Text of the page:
Q: How does one go from obtaining a degree in chemical engineering to wanting to open your own Sri Lankan fusion food restaurant? Was this brought on by your MasterChef experience or were there other factors that contributed to it?
A: I’ve always loved cooking; and even while practising in my field of engineering and consulting, I was always thinking about food – it brought me a lot of joy.
Many people believe that a hobby can’t become your career but I think differently.
MasterChef definitely proved to me that I could follow my passion and make it a livelihood. I felt like I needed to take part in that pro-gramme; because if I didn’t go through the MasterChef journey, I don’t think I’d have taken that leap.
Q: What were your initial thoughts when you realised that you’d been selected to take part in MasterChef?
A: I was ecstatic and didn’t think it was real!
Having watched the show for so many years, I couldn’t wrap my head around the idea that I’d get a chance to cook on it. Even walking into the MasterChef kitchen was euphoric and it has never stopped feeling cool!
Q: Was there ever a challenge on the show that you wish you could have handled differently – and if so how?
A: Probably the one with Poh Ling Yeow, Callum Hann and Reynold Poernomo. I was star-struck because they are what you would consider MasterChef royalty; and looking back at what I served, it didn’t feel authentic to me.
Even though I was busy trying to impress the judges, I didn’t present a dish that I was happy with.
I decided that if I do get the chance to go back, it would be to make sure that what I prepare is a true reflection of me as a cook and that the flavours I love are incorporated in my food. Because if it’s not unique to you, why would anyone want to try your dishes?
Q: And what was the most memorable critique you’ve had on the show?
A: An imbalance of flavours is probably what had me eliminated from the show. Balancing flavours when cooking Sri Lankan food is some-thing I’ve always taken for granted because it comes naturally to me.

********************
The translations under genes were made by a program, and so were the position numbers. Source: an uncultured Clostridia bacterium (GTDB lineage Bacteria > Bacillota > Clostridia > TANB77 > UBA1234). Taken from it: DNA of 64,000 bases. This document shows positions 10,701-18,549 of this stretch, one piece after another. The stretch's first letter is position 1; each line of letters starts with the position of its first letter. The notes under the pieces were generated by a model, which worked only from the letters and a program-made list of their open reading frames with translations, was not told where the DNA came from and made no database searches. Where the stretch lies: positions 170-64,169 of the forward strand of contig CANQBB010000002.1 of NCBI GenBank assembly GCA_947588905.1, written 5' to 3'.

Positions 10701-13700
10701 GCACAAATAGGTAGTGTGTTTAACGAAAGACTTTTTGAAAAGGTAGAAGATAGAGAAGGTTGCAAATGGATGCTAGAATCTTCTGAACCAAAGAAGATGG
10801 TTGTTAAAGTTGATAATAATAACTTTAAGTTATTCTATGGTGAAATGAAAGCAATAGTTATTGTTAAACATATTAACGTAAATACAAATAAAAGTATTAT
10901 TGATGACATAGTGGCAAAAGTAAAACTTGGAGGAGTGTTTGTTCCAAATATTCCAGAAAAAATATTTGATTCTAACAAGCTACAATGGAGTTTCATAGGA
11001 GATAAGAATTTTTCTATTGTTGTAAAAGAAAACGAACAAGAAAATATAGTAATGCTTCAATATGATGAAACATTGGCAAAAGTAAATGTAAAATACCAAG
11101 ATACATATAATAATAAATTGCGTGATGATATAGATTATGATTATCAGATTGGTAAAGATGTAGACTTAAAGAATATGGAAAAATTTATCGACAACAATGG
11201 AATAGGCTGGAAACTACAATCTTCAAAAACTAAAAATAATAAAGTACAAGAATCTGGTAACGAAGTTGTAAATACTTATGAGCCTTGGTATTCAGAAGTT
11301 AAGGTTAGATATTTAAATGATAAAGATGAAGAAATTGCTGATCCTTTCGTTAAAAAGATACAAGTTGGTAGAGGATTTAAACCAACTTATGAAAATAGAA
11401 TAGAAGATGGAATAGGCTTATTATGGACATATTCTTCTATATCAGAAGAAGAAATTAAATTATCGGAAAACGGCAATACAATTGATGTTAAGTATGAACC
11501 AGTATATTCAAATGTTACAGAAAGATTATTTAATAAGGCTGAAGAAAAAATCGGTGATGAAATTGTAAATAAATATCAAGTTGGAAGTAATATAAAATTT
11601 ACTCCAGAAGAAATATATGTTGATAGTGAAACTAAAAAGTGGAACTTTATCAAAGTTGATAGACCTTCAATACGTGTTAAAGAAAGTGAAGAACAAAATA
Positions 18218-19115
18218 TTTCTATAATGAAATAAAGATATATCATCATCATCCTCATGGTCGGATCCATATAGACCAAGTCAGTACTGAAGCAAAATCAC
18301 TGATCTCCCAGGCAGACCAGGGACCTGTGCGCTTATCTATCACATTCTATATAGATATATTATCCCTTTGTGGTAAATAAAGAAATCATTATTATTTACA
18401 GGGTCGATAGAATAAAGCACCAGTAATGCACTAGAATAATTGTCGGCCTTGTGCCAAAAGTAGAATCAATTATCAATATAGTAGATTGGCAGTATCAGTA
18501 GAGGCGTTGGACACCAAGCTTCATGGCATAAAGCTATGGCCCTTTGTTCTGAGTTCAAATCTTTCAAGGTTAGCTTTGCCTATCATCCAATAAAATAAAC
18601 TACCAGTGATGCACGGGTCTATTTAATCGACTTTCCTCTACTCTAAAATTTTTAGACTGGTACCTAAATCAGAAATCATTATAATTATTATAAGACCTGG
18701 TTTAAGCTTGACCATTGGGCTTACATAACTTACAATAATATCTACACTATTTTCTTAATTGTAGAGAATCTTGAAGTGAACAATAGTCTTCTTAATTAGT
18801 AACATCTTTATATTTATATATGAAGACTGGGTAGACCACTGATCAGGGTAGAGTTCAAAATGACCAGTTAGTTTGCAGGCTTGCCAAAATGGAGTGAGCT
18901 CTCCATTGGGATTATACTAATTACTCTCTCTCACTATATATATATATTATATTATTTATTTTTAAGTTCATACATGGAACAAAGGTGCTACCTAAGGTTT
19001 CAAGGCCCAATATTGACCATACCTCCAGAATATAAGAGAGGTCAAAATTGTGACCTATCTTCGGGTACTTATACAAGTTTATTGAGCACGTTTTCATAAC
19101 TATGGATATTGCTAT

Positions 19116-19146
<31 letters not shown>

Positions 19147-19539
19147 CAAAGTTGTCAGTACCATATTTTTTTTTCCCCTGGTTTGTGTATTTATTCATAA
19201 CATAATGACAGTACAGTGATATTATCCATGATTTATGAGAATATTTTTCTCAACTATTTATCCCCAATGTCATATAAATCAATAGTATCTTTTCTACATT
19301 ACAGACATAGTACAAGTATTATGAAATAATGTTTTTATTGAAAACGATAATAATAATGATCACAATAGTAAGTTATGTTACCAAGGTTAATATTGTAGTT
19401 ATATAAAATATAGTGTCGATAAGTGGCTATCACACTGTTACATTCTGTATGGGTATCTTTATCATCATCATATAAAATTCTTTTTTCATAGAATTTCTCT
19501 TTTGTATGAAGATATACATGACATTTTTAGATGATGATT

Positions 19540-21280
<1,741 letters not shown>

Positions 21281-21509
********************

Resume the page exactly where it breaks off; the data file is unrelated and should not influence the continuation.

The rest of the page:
But the judges said that my dish was quite jarring; and it was only after I was eliminated that I realised it was indeed jarring on the palate because I didn’t balance all the flavours in it.
However, it was a valuable lesson – one that has definitely contributed to improving the quality of my food.
Q: When it comes to creating flavours, what are your go-to ingredients?
A: Salt, chillies, oil and coconut.
Q: If you could pick any culinary connoisseur you’d like to work with, who would it be and why?
A: I’m a big fan of Massimo Bottura. I love the way he thinks and how he lets his palate create his dishes. And I’m simply mesmerised by how his brain works. So he’s someone I’d really love to work with and learn from.
Q: What’s your definition of ‘happiness’?
A: I feel that eschewing all attachments to material things, and simply being present in the moment, is what brings true happiness and joy.
Q: How would your family and friends describe you?
A: I think they’d say that I’m kind and a good listener – I give people my time because I expect the same from them. They may also say that I’m messy in the kitchen!
Q: If you find yourself stranded alone on a desert island, what are the five most important things you’d need?
A: A good book, a good knife, a hat, something to filter seawater and some clothes.
Q: Describe your ideal date…
A: It should be something quite chilled where we could have an actual conversation.
I also like engaging in fun activity on a date so that there aren’t any awkward silences and we would get to learn about each other while enjoying ourselves.
Q: If you could become an ambassador for a global cause, what would it be and why?
A: It would definitely be for mental health. It’s an area that impacts so many people and we need to create more awareness on the topic especially considering how our actions can affect another’s life.
Spicy miso ramen
Sri Lankan cuisine
EASY TO COOK DISHES
Her mother’s one pot chicken curry
Kiwi fruit curry
" EVEN WALKING INTO THE MASTERCHEF KITCHEN WAS EUPHORIC AND IT HAS NEVER STOPPED FEELING COOL "
Q: If you could change one thing about yourself, what would it be?
A: I wish I could be tidier in the kitchen! The MasterChef experience taught me how to do this and I’m definitely improving.
Q: So what’s next for Minoli?
A: I would encourage people to start following my page on Instagram because I’m going to upload a lot of content in the near future espe-cially on cooking tutorials and my thoughts on the hospitality industry.
" I FEEL THAT ESCHEWING ALL ATTACHMENTS TO MATERIAL THINGS, AND SIMPLY BEING PRESENT IN THE MOMENT, IS WHAT BRINGS TRUE HAPPINESS AND JOY "